A rural city bets on water access and landscape amenities as the keys to economic revitalization.
By Kim O’Connell
Throughout its history, Danville, Virginia, has been a pass-through city—a place where people and products were often headed someplace else. Located on the North Carolina border, this small industrial city is bifurcated by the Dan River but remains largely cut off from it.Continue reading Destination Danville →
“If there’s a street named after someone in Chicago, they are likely buried at Graceland,” says Joshua Bauman, ASLA, a senior associate at Hoerr Schaudt Landscape Architects in Chicago. Founded in 1860 and the eternal home to many of the city’s greatest heroes, scoundrels, industrialists, and politicians, Graceland Cemetery also hosts national figures, such as the first Black champion heavyweight boxer Jack Johnson, and a concentration of architects (Daniel Burnham, Louis Sullivan, Ludwig Mies van der Rohe) that makes it a pilgrimage for design mavens.Continue reading Rest Easier→
The recent announcement of Kongjian Yu, FASLA, as the winner of the 2023 Cornelia Hahn Oberlander Prize sent us back to the archives for this piece on his work at Hing Hay Park in Seattle.
—October 26, 2023
By Betsy Anderson, Associate ASLA
On a steely afternoon in late January, the soft notes of a dizi floated over the sound of construction in Seattle’s Chinatown-International District. The flutist played amid a line of safety fencing and the maneuvers of a carry deck crane. This was not an unusual scene in a city filled with building projects, in a neighborhood that proudly cradles cultural expression. But today, anyone crossing the intersection of 6th Avenue South and South King Street would not be greeted by the usual half-built shell of a mid-rise. Instead, a much less orderly silhouette emerged on the street corner. Asymmetrical, animalistic, and unapologetically red—a bending steel-clad structure reached up, piece by piece, to embrace the district’s most recently completed park.Continue reading Kongjian Yu: Found In Translation→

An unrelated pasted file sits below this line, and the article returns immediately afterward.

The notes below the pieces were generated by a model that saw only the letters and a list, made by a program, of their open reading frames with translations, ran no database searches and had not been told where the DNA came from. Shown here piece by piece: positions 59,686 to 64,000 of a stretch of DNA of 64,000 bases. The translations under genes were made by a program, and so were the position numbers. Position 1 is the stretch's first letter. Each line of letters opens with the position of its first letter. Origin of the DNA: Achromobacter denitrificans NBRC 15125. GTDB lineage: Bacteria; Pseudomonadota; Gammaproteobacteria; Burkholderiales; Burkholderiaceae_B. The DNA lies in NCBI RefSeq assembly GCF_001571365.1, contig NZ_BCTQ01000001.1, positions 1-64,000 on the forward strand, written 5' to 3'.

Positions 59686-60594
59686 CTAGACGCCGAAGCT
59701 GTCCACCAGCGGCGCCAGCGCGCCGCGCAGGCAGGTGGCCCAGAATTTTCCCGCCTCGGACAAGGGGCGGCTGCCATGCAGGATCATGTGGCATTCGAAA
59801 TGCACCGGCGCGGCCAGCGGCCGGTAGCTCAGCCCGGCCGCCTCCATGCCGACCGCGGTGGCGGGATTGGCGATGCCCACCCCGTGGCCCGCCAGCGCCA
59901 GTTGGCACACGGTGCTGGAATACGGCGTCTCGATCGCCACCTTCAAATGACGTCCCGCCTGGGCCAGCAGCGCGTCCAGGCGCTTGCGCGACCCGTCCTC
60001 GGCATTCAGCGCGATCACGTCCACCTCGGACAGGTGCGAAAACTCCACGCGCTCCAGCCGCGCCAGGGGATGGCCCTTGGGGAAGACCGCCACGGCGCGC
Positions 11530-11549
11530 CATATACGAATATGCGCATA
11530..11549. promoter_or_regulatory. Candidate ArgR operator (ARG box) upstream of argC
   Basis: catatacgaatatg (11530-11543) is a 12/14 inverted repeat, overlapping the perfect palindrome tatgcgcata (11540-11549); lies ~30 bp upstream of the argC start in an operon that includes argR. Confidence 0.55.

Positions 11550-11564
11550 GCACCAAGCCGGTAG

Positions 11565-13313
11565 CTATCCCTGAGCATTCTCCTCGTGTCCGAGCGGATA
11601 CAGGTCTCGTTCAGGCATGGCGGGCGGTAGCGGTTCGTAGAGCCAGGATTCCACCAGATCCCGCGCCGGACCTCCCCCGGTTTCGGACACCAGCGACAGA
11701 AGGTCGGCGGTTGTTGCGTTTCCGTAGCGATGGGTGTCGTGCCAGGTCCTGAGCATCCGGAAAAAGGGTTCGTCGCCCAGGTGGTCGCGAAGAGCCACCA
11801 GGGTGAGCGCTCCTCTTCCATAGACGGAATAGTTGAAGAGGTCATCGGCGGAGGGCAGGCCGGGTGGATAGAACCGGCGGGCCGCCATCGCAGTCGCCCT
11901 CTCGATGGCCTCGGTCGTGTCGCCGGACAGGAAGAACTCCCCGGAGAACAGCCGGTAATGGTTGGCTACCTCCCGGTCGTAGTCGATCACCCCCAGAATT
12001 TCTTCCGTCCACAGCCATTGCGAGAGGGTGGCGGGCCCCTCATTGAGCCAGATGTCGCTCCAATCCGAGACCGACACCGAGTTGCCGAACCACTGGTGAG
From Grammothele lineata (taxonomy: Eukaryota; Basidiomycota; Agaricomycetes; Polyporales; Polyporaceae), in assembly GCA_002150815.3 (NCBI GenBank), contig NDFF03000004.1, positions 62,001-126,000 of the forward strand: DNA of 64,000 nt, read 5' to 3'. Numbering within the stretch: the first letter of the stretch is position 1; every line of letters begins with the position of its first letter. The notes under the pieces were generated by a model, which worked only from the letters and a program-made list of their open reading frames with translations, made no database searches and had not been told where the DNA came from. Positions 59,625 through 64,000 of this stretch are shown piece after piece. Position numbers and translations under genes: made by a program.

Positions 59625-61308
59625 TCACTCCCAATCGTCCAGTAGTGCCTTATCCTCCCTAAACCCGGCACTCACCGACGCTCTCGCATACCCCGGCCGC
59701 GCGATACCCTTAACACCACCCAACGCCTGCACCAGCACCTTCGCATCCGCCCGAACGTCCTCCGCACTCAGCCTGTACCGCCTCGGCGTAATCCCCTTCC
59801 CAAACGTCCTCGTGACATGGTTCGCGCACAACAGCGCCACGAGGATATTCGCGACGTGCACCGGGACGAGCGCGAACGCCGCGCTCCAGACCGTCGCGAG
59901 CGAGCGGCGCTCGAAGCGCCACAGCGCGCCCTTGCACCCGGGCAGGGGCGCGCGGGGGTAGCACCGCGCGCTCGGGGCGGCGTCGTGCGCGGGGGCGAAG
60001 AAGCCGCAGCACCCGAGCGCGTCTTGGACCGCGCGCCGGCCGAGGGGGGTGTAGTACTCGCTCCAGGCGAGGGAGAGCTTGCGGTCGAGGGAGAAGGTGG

Letting Play Bloom: Designing Nature-Based Risky Play for Children
By Lolly Tai; Philadelphia: Temple University Press, 2022; 240 pages, $50.
Reviewed by Lisa Casey, ASLA
The playground manufacturer Richter Spielgeräte, who worked on Slide Hill at Governors Island in New York City, wanted a product to help “make children strong and support them.” This simple statement in the opening case study of Letting Play Bloom: Designing Nature-Based Risky Play for Children evinces a philosophy contrary to the idea that children are fragile beings in need of protection. It’s an idea that echoes an idea from the essayist Nassim Nicholas Taleb, who identifies that some entities are “antifragile.” A teacup is fragile, particularly in the hands of a toddler. A plastic cup, however, is resilient when thrown on the floor. But antifragile is entirely different: a system that grows stronger under stress. Children are antifragile in that their muscles, bones, and minds need appropriate stress in a supportive context to grow strong. Without it, they fail to thrive.Continue reading Book Review: Little Thrills→
Vista Hermosa Natural Park Studio-MLA, Los Angeles
By Mimi Zeiger
At the turn of the last century, the 10 acres on which Vista Hermosa Natural Park sits was a forest of oil derricks. Located on the outskirts of a nascent downtown Los Angeles, dozens of wellheads replaced the native sage and chaparral scrub. A photograph from 1901 shows a poisonous landscape glistening with pools of what might be water—or oil. Continue reading Landmark Award: Vista Hermosa Natural Park→
There’s no swimming at Sugar Beach, but the crowds come anyway.
By Daniel Jost, ASLA
It’s 80 degrees Fahrenheit, or, as they say here in Toronto, a balmy 27 degrees. Stephanie McCarthy leans back in a white Adirondack chair and digs her feet into the sand. On Canada’s Sugar Beach she’s just a short walk from her downtown apartment, though as she sits in the shade of a pink umbrella, it seems a little unreal. “It feels like you’re somewhere tropical,” she says, “like a minivacation.” Continue reading Claude Cormier: How Sweet→
When Claude Cormier, ASLA, and I pull up to Dorchester Square in Montreal, a man is leaning against the grand fountain, with its three Victorian bowls, all painted a very Victorian shade of green, smoking a cigarette. When we get out of the car, I realize it’s not a cigarette, but a joint. Continue reading Claude Cormier: Hell of Fun→
The Magazine of the American Society of Landscape Architects